Duisburg-Nord Landscape Park in Germany, the Plateau de Kirchberg in Luxembourg, Parco Dora in Turin, Italy and numerous other projects designed and built by Peter Latz and Partners stand as examples of an up-to-date and intelligent approach to alternative environmental technologies and the reclamation of extensive industrial landscapes. In Peter Latz's landscape architecture, ecological and social concerns are translated into an individual aesthetic language that aims to achieve a timeless quality. The different layers and meanings of the sites rich in history are revealed and woven into networks of spatial and temporal relationships that follow rules of their own - the syntax of landscape. A sense of process and dynamism in sustainable landscape structures characterises the works, works that are open for change: they are spaces in development, not parks as finite set pieces.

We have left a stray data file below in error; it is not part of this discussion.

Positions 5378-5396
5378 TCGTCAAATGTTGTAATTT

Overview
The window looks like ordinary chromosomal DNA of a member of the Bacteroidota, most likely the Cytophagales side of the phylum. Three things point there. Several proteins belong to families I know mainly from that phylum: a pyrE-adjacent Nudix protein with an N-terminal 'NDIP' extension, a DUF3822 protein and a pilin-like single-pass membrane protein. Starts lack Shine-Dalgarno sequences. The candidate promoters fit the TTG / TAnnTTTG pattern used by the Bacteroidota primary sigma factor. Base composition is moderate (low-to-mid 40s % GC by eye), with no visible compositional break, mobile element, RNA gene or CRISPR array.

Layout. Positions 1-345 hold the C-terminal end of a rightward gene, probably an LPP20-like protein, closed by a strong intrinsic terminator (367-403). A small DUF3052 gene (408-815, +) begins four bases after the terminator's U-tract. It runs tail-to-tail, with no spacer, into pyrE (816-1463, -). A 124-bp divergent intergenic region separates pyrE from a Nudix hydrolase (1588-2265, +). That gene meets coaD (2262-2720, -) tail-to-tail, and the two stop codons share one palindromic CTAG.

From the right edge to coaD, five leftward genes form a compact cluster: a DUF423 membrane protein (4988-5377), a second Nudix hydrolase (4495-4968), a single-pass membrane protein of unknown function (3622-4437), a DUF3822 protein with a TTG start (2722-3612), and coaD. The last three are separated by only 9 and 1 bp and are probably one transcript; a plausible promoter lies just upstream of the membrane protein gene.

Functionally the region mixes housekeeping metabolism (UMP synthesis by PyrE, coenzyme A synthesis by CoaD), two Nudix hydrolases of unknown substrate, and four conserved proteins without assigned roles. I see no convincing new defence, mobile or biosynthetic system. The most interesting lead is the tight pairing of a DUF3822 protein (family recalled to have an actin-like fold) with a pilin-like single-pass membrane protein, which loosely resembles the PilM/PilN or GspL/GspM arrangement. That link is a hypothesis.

Peter Latz is professor emeritus of the Technische Universitat Munchen and has held guest professorships at the University of Pennsylvania and Harvard University. Udo Weilacher is professor for Landscape Architecture and Industrial Landscape at the Technische Universitat Munchen.
Contents 1. Landscape architecture as cultural valorization 2. Layers of information. How does landscape work? 3. Dealing with "bad places" 4. Landscape Design as experimental invention Main Projects Latz garden, Ampertshausen, Germany Marburg University hospital, Lahnberge, Germany Ulm Science City Plateau de Kirchberg, Luxembourg European City Saarbrucken Harbour Island, Germany Duisburg Nord Landscape Park, Germany Parco Dora, Turin, Italy Hiriya landfill reclamation park, Tel Aviv, Italy